[Editor’s Note: The following review contains spoilers for “The Third Day” finale, Episode 6, “Last Day – The Dark,” including the ending.]
Unlike so many modern TV mysteries, “The Third Day” finale cuts right to the heart of the matter — and no, I’m not just talking about poor Mr. Martin (played by new “House of the Dragon” lead Paddy Constantine, who should probably get used to experiencing such abrupt and vicious bloodshed).
Directed by “Winter” helmer Philippa Lowthorpe and written by Kit de Waal, Dean O’Loughlin, and creator Dennis Kelly, the 61-minute final chapter starts by delivering what fans have wanted all along: Sam (Jude Law) and Helen (Naomie Harris) in the same room, at the same time, answering our long-lingering questions. No, the child Sam thinks is their son Nathan cannot, in fact, be Nathan; he’s too young, his eyes are the wrong color, and, as Helen screams, “he’s not even the right color!” Yes, Sam is in the middle of another “episode,” where his grief deludes him into believing wild theories (like in the past, when he accused the police of a cover-up and went after Helen’s father).
Realizing that Sam is delusional is one thing; understanding why is another. It turns out his drunken fling with Jess (Katherine Waterston) wasn’t a rare occurrence (nor, as we knew, was it an accident), and the reason he took his eyes off of Nathan 10 years ago was because he was on the phone with his mistress. Making a mistake that costs you a child is bad enough, but prioritizing an affair over your son is a believable tipping point for Sam. No wonder he was so eager to get lost on the island and then stay there, without bothering to think twice about the blatantly false facts the islanders fed him. He wanted them to be true so he could live with himself.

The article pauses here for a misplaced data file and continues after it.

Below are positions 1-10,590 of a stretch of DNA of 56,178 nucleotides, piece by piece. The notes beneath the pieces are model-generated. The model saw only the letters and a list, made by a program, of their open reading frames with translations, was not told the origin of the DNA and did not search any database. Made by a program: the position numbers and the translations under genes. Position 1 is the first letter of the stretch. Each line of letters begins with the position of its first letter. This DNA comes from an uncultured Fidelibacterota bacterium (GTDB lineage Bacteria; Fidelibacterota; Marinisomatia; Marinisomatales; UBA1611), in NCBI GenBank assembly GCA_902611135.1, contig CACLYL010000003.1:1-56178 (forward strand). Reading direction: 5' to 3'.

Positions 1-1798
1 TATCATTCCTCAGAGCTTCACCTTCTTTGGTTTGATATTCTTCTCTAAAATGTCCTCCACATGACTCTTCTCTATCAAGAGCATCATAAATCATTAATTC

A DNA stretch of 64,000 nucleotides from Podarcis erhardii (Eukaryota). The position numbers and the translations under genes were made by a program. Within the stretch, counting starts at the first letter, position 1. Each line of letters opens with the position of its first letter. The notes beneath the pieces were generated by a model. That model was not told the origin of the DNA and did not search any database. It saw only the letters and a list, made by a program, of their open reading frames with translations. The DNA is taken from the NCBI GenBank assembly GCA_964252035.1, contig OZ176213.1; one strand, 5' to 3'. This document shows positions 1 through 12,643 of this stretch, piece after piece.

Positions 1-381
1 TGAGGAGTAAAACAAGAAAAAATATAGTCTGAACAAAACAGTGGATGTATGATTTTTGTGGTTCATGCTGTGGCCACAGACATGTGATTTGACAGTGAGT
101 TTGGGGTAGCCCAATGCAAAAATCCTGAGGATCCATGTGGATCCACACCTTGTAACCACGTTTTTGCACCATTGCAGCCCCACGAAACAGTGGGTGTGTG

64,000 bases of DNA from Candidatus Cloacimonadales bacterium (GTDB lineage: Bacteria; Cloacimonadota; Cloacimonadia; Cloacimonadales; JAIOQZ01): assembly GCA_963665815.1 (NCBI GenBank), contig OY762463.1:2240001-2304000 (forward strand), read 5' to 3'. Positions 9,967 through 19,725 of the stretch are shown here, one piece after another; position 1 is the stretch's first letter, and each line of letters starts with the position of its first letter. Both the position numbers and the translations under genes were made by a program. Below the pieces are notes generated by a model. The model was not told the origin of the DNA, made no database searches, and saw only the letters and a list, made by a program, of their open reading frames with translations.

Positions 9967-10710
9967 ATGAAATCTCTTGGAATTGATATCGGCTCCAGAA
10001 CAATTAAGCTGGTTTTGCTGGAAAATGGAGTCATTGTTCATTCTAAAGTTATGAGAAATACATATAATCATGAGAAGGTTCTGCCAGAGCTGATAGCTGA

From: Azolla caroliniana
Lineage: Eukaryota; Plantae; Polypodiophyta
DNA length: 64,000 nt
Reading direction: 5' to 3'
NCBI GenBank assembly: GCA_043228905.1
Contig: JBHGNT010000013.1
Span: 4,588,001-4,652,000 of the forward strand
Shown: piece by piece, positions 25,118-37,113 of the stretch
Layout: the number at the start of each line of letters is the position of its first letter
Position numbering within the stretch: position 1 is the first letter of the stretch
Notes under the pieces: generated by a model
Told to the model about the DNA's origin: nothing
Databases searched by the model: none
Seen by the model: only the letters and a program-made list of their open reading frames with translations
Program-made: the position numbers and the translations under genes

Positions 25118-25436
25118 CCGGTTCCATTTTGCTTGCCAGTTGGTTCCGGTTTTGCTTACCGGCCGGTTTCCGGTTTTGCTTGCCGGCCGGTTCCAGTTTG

If it’s not clear in that moment the emotional allegory inherent to “The Third Day’s” many metaphors is crystallized soon enough. Sam and Helen are two parents dealing with a tremendous loss. That loss effected them in vastly different ways based on who they are individually and their collective relationship to each other. Sam spiraled, which forced Helen to become the family “stone” (as her daughter calls her) — the steady, reliable parent for their remaining children. While he tried to save himself, she tried to save the family and, in the end, she does just that.
Still, Kelly and the rest of the writing team are wise enough not to overcomplicate their story. Sam and Helen broke from each other long ago, so there’s no need for a tearful, romantic reunion when they see each other or separation when they’re forced apart. The last thing she asks her ex-husband pulls double duty, turning an answer we’ve been waiting for into a poignant last word on a lost man: “Why did you take this?” Helen asks, holding the bag of money she needs to pay off his bad loans. “What if he’d come home?” Sam says. “Nathan. What if he’d come home and we weren’t there?” Sam ran off with the family savings to give the family one last hope at surviving. It’s misguided, it’s borderline evil, but he’s so clearly gone it’s also hard to hate him for such a desperate ploy.